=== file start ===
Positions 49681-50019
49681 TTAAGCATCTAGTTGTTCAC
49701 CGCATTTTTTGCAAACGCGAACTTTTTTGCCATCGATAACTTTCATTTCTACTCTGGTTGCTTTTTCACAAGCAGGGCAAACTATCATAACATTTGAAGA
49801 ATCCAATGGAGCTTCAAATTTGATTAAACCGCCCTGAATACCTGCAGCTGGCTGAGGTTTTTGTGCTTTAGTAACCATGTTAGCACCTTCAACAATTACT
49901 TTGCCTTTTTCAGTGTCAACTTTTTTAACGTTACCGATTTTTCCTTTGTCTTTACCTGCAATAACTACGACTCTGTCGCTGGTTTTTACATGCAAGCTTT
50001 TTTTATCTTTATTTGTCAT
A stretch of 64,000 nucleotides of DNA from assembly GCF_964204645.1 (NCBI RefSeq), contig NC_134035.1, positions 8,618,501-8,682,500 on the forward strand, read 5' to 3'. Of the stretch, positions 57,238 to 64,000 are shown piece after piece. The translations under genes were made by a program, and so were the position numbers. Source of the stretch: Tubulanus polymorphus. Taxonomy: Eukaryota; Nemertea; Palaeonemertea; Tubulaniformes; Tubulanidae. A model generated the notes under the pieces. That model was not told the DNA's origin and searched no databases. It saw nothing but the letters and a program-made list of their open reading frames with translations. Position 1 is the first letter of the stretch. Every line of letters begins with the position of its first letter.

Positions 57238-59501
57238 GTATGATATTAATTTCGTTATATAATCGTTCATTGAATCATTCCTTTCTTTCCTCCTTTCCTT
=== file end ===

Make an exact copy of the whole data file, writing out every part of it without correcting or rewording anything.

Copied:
Positions 49681-50019
49681 TTAAGCATCTAGTTGTTCAC
49701 CGCATTTTTTGCAAACGCGAACTTTTTTGCCATCGATAACTTTCATTTCTACTCTGGTTGCTTTTTCACAAGCAGGGCAAACTATCATAACATTTGAAGA
49801 ATCCAATGGAGCTTCAAATTTGATTAAACCGCCCTGAATACCTGCAGCTGGCTGAGGTTTTTGTGCTTTAGTAACCATGTTAGCACCTTCAACAATTACT
49901 TTGCCTTTTTCAGTGTCAACTTTTTTAACGTTACCGATTTTTCCTTTGTCTTTACCTGCAATAACTACGACTCTGTCGCTGGTTTTTACATGCAAGCTTT
50001 TTTTATCTTTATTTGTCAT
A stretch of 64,000 nucleotides of DNA from assembly GCF_964204645.1 (NCBI RefSeq), contig NC_134035.1, positions 8,618,501-8,682,500 on the forward strand, read 5' to 3'. Of the stretch, positions 57,238 to 64,000 are shown piece after piece. The translations under genes were made by a program, and so were the position numbers. Source of the stretch: Tubulanus polymorphus. Taxonomy: Eukaryota; Nemertea; Palaeonemertea; Tubulaniformes; Tubulanidae. A model generated the notes under the pieces. That model was not told the DNA's origin and searched no databases. It saw nothing but the letters and a program-made list of their open reading frames with translations. Position 1 is the first letter of the stretch. Every line of letters begins with the position of its first letter.

Positions 57238-59501
57238 GTATGATATTAATTTCGTTATATAATCGTTCATTGAATCATTCCTTTCTTTCCTCCTTTCCTT